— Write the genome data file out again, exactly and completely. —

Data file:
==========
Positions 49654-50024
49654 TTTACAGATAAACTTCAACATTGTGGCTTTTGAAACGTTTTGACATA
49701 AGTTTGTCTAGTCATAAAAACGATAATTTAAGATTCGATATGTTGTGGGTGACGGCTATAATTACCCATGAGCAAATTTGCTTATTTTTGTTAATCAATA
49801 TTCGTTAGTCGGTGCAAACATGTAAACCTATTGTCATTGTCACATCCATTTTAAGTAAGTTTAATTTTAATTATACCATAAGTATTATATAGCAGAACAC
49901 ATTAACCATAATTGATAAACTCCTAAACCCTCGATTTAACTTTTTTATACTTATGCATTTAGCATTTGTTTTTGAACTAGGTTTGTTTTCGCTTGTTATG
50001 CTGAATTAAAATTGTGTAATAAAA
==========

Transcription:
Positions 49654-50024
49654 TTTACAGATAAACTTCAACATTGTGGCTTTTGAAACGTTTTGACATA
49701 AGTTTGTCTAGTCATAAAAACGATAATTTAAGATTCGATATGTTGTGGGTGACGGCTATAATTACCCATGAGCAAATTTGCTTATTTTTGTTAATCAATA
49801 TTCGTTAGTCGGTGCAAACATGTAAACCTATTGTCATTGTCACATCCATTTTAAGTAAGTTTAATTTTAATTATACCATAAGTATTATATAGCAGAACAC
49901 ATTAACCATAATTGATAAACTCCTAAACCCTCGATTTAACTTTTTTATACTTATGCATTTAGCATTTGTTTTTGAACTAGGTTTGTTTTCGCTTGTTATG
50001 CTGAATTAAAATTGTGTAATAAAA